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HomeLatest NewsCanadian NewsStudent Visa Cap Creates Total Chaos , Ontario Colleges Warn of Disruption

Student Visa Cap Creates Total Chaos , Ontario Colleges Warn of Disruption

Student Visa Cap Creates Total Chaos, say Ontario’s Public Colleges

The recent decision by Ottawa to impose limits on study permits for international students has sparked significant turmoil for those aspiring to pursue post-secondary education in Canada, with Ontario’s public colleges describing the situation as “total chaos.”

The federal government’s move, characterized as hasty and detrimental by Ontario Colleges, representing the province’s 24 publicly funded colleges, has been criticized for its lack of consultation with educational institutions.

The two-year cap on new student visas, announced by Canada’s Immigration Minister Marc Miller, reducing the limit to 364,000 – a 35% decrease from the previous year – has drawn criticism for its perceived rushed implementation.

Additionally, students in private-public model schools will be barred from accessing postgraduate work permits starting in September, in response to concerns about an influx of international students and worries that some institutions prioritize revenue over housing and educational quality.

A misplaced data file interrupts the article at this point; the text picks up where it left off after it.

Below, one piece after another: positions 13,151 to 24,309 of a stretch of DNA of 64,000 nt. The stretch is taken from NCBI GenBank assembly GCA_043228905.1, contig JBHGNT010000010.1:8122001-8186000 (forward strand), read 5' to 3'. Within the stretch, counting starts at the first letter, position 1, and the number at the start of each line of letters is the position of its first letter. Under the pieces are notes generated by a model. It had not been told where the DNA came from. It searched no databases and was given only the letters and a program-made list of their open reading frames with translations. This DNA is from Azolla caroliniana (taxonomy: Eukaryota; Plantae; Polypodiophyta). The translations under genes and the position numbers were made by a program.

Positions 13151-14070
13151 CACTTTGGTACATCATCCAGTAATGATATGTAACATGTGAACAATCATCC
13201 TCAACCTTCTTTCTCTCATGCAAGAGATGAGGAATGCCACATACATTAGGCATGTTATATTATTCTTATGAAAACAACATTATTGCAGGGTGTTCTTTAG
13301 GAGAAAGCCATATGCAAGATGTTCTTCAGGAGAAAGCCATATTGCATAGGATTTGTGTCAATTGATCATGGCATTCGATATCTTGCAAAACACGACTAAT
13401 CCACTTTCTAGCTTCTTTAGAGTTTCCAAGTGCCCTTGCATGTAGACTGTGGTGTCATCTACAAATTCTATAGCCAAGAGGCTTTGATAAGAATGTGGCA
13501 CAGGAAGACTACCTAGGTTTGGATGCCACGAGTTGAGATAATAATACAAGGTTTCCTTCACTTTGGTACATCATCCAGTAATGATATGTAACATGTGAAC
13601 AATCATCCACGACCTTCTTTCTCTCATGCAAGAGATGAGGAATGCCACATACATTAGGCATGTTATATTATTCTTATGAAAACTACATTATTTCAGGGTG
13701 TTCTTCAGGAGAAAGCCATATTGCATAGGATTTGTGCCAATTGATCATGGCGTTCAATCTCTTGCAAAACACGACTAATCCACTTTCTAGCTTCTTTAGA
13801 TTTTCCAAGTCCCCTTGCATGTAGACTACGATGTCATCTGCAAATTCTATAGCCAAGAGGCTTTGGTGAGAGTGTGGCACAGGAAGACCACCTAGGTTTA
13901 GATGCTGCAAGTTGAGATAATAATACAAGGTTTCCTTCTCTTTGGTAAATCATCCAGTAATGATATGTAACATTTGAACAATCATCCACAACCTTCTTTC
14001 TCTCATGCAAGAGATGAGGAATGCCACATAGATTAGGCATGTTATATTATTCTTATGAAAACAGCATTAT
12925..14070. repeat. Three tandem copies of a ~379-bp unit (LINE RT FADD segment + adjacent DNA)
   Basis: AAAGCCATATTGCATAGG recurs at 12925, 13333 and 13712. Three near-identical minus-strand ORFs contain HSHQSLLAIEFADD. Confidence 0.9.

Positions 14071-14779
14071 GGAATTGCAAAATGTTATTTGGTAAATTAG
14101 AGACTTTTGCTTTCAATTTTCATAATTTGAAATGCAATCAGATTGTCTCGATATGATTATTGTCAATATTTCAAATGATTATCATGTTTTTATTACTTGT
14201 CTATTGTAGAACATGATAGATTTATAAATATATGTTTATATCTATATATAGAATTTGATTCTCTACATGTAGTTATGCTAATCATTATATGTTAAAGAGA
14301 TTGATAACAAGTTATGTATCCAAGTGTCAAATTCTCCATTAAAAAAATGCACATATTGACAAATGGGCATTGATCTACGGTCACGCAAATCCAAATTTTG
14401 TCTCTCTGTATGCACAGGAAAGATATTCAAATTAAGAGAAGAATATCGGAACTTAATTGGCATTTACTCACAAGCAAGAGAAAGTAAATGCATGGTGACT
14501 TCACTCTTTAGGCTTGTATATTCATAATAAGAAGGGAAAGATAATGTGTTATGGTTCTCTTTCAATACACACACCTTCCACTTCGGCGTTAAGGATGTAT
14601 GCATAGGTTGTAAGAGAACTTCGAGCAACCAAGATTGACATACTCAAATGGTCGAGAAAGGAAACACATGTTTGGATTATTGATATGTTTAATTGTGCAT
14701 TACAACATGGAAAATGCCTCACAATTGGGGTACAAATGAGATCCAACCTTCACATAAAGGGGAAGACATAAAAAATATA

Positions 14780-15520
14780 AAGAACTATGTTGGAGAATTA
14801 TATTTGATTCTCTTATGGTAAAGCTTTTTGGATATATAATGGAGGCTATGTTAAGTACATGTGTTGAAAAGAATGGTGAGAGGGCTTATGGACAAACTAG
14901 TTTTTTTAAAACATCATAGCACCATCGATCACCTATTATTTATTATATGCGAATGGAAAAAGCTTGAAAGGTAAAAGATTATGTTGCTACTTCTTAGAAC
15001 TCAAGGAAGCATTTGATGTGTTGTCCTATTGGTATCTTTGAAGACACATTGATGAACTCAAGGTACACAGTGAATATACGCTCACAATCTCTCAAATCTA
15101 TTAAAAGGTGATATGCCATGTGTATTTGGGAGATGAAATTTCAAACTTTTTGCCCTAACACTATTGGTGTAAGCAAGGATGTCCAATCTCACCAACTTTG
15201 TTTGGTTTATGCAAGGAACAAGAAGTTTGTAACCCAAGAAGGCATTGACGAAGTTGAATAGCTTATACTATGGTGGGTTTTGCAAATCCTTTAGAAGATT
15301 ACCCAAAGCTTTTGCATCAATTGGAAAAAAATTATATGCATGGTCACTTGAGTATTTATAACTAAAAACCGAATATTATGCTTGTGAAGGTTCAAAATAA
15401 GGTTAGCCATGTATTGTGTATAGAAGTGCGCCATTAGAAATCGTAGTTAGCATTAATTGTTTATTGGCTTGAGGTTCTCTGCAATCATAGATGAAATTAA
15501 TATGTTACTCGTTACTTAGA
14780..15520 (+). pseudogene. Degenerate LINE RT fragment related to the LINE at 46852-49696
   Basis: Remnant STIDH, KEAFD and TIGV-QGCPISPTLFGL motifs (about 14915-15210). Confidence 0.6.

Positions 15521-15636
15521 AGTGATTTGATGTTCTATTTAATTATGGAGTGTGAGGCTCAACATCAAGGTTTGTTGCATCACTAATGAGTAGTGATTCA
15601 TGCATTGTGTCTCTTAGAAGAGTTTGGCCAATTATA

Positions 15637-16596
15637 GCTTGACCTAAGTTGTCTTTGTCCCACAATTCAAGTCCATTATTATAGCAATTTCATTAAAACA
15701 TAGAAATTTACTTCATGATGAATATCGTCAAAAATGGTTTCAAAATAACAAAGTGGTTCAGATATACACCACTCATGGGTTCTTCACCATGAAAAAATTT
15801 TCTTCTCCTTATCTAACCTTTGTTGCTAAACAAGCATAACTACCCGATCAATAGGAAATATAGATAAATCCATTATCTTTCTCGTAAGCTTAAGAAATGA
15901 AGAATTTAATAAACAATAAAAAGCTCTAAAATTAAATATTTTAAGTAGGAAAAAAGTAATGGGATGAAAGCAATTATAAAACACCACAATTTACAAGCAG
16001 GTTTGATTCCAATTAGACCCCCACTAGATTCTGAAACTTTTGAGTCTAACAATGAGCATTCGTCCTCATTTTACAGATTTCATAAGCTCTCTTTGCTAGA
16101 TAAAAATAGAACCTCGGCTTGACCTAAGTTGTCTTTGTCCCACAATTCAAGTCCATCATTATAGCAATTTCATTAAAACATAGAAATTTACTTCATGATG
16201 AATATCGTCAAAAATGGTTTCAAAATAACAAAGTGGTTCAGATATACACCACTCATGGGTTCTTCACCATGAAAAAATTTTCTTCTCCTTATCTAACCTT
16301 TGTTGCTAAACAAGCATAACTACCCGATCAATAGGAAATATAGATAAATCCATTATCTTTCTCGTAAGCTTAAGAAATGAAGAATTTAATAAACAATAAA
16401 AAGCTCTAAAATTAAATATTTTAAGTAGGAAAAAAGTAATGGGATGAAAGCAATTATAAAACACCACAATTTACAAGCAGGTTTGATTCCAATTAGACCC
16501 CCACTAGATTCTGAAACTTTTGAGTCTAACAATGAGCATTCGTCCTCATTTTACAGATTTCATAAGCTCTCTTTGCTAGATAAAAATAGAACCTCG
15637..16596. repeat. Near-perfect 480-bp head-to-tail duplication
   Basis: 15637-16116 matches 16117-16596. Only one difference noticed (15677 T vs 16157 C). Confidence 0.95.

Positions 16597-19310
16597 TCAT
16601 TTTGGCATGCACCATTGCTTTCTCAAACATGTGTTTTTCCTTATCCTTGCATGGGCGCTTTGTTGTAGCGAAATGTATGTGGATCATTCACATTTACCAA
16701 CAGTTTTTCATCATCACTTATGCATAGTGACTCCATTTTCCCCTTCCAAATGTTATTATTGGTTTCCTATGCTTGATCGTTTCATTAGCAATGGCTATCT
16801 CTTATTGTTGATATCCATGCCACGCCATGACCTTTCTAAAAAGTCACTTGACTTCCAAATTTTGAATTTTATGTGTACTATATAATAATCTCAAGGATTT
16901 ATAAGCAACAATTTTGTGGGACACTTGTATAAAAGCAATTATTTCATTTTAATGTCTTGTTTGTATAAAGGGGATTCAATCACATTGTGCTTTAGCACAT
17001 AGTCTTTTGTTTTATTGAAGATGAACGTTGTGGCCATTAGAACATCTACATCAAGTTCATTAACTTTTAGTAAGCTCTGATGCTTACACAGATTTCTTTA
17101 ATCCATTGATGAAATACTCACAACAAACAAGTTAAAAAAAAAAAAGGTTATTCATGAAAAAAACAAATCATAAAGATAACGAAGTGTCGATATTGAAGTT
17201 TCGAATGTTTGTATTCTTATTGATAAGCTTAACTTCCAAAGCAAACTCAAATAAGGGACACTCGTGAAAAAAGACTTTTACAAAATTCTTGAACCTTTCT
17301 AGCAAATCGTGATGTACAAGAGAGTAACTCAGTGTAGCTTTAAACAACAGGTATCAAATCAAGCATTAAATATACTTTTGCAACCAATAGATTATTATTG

While acknowledging the need to address fraudulent practices and abuses in the system, Ontario’s public colleges argue that the cap on permits is a blunt instrument that leaves numerous students in uncertainty. The colleges contend that the abrupt requirement for a letter of attestation from the province has led to a freeze in the entire system, as the Ontario government lacks a process for generating such letters.

Furthermore, the colleges emphasized the crucial role international students play in filling labor market gaps, particularly in sectors like early childhood education where there is a predicted shortage of 8,500 educators by 2025-26.

The statement highlighted that Ontario public colleges currently enroll 4,500 international students in these programs, nearly 50% of the total enrollment.

As the debate unfolds, it’s evident that the impact of these measures extends beyond curbing potential abuses, affecting responsible institutions and leaving many students in limbo. The call for a more refined and targeted approach, as advocated by the Council of Ontario Universities, underscores the need for the federal government to reassess its measures and address concerns without unfairly penalizing institutions that rely on international student funding.

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